If you’ve ever dug into the concept of an ISO certificate, you already know that it’s a management system. This is what gets certified In essence, this management system is the same across all types of certification with some nuance differences. It’s all about being able to demonstrate that management pays attention to the specific subject (Information security, quality, privacy, etc.). It is also important that in the case of ISO 27001, you can demonstrate that information security is specifically addressed within the processes and that this is made measurable. This is in fact the core of the certification.

Implementation process

To keep the chance of getting certified realistic, we think that you need at least 6 months to get everything in order and to collect sufficient demonstrable evidence of the operation of the management system. But in most cases, we see that organizations take a year for the entire process. More time gives more breathing room and ensures that you don’t have to implement too hastily.

The implementation process has an x number of steps, which we briefly explain below:

Determine the scope:
We’ve covered this before, but the rule of thumb is that it should fit the “why” question. It’s important that you can explain why this scope has been chosen, and that management approves it.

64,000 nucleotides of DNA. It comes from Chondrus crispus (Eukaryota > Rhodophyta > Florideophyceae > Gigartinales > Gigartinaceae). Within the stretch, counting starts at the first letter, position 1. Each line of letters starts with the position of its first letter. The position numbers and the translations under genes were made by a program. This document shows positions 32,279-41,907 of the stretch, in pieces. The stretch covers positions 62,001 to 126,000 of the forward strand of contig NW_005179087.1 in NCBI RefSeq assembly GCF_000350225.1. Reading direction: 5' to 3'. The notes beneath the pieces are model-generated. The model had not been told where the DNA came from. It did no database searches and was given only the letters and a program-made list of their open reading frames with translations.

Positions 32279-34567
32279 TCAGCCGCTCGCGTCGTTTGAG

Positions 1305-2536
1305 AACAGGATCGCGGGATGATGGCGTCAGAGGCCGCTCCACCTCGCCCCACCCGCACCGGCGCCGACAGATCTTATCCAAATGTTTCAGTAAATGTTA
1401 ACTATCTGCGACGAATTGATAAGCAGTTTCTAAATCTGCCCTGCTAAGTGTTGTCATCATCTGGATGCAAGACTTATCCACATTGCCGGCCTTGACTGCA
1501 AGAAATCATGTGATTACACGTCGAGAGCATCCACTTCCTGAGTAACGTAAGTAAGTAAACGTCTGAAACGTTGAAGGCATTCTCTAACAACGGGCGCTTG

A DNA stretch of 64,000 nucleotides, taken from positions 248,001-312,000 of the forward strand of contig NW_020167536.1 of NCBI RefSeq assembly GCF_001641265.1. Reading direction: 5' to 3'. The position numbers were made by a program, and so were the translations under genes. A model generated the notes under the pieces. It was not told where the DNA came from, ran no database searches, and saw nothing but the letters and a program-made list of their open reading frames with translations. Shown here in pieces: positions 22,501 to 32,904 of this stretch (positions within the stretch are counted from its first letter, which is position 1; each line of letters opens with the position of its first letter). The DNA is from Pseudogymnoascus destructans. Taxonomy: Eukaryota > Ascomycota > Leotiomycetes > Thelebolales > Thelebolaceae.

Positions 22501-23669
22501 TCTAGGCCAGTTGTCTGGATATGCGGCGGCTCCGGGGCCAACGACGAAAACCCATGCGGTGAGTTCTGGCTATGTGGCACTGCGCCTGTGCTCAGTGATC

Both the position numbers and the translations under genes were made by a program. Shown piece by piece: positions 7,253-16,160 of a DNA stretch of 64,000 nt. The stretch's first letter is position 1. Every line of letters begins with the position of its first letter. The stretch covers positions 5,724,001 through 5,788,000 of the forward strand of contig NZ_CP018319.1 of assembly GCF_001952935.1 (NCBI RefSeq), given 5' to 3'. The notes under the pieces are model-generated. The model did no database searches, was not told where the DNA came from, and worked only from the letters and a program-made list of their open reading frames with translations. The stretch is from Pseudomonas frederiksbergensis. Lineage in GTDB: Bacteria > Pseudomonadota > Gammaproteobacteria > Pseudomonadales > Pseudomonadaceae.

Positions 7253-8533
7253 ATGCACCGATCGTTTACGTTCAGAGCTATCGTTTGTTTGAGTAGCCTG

Determine the context:

From the scope, you can determine the context of the management system. Consider here the organizational structure, internal and external stakeholder and what laws and regulations apply. The outcome of this process will be entirely different for a service than for the entire organization.

Make an inventory of what information is important:
To be able to protect the information of the organization and/or customers, you first need to know what information there is. You’ll have to make an inventory of what information is available. As soon as this is clear, you perform a Business Impact Analysis (BIA). In the BIA you see how much impact an incident with that data would have for the organization. This gives the opportunity to prioritize measures based on the BIA score. You then do a vulnerability analysis, looking in detail at the likelihood of an incident and how vulnerable the information is. If you multiply the three numbers together, you get a risk number. You will also use this number later to prioritize the improvement actions.